Judge Wald now serves as Chair of the Open Society Institute's Criminal Justice Iniative and is a member of the board of directors for Mental Disability Rights Internationaal. Prior to this, she accepted an appointment to serve on the 14 member panel of judges of the International Criminal Tribunal of former Yugoslavia in The Hague.
Professor of Criminal Law, Criminal Procedure and International Criminal Law at the University of Cologne. Has published extensively on guilty pleas, prosecutorial discretion, the role of the victim, the protection of witnesses in criminal process.
Judge of the Appeal Chamber of the Administrative Court in the city of Buenos Aires and President of the United Nations Appeal Tribunal in New York. She studied law at the University of Buenos Aires, doctor juris of the University of La Plata, Argentina and research fellow at the Max-Planck-Institute in Hamburg, Germany. Judge Weinberg served as advisor on international law to the Argentine Ministry of Foreign Affairs from 2000 to 2003. She represented Argentina at various diplomatic conferences and was Argentina's representative to UNIDROIT until 2003. She was a judge of the ICTR from 2003 to 2008 and was designated as a member of the Appeals Chamber of the ICTY and ICTR from June 2003 to October 2005. Currently Professor of Private International Law at the Law Faculty of the University of Buenos Aires and Director of the German-Argentine Center of the University of Buenos Aires. Authored several books and numerous publications.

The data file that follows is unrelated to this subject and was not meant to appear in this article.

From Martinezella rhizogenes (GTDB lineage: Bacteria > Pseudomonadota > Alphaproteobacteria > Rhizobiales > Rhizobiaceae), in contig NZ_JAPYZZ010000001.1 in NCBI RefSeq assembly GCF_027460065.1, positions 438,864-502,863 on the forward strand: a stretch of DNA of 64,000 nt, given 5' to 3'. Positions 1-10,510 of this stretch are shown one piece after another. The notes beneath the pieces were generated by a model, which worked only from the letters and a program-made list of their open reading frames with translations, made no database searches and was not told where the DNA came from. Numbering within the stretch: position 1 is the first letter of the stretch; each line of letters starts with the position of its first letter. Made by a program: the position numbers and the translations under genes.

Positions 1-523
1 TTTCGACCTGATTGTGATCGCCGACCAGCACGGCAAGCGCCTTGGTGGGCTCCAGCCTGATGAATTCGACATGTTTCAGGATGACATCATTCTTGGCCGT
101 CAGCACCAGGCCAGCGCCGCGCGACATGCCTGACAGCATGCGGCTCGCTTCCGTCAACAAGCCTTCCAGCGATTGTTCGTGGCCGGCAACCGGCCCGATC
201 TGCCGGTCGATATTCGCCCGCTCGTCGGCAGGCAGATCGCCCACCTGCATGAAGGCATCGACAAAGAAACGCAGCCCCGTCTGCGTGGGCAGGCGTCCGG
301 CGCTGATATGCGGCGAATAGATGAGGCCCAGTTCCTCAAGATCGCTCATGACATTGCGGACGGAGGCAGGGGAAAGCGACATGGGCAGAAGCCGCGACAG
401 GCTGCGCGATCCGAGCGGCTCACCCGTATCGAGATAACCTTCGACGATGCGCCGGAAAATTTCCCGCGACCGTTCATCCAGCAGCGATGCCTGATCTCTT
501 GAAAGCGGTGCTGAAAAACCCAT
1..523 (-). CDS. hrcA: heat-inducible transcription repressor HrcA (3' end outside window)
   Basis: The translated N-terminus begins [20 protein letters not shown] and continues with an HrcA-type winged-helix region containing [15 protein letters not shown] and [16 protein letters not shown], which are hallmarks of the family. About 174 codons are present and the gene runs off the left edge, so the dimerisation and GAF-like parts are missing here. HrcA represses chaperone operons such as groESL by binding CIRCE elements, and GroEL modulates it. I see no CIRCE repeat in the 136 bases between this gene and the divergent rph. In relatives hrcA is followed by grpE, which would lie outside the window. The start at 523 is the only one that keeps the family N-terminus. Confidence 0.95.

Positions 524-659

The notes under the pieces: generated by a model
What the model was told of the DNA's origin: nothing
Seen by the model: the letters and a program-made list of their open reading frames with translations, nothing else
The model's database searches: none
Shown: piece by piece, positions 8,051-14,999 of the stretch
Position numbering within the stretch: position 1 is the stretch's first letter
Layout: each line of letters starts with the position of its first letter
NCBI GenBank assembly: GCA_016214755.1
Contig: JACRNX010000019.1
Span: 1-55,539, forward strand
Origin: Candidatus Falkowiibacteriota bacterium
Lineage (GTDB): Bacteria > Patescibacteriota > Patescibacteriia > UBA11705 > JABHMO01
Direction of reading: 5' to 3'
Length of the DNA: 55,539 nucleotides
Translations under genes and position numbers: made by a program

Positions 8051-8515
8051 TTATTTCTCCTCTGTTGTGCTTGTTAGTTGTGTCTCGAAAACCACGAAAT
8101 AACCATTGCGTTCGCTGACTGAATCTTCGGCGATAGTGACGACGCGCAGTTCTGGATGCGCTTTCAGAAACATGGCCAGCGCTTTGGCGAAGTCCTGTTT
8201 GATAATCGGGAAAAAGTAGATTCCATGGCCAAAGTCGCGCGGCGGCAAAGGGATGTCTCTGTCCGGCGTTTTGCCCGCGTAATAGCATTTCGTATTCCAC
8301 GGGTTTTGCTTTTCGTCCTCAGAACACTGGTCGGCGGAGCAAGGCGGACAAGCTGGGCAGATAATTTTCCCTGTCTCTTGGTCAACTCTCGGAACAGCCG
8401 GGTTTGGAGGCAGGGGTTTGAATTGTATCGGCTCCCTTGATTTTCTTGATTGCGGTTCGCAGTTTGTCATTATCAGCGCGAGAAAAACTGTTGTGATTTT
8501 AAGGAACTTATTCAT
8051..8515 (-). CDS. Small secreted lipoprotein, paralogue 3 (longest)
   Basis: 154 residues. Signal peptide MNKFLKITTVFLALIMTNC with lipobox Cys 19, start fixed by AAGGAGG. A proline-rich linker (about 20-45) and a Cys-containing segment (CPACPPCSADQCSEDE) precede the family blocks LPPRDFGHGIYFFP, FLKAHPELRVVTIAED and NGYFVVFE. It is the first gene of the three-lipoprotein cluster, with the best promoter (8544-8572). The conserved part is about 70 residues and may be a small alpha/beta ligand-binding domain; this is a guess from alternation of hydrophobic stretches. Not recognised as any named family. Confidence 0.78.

Judge at the International Criminal Court. She graduated from Brussels University in 1974 and obtained a PhD in International Criminal Law in 1979. She was a professor of Law at the University of Antwerp (1985 - 2005) where she taught criminal law, criminal procedure, comparitive criminal law and international criminal law. She authored numerous publications in all these fields. She served in the International Court of Justice as an ad hoc judge in the Arrest Warrant Case (2000 - 2002) and was elected as a judge in the ICTY where she served for more than five years (2003 - 2009). She is Judge at the ICC as of 11 March 2009.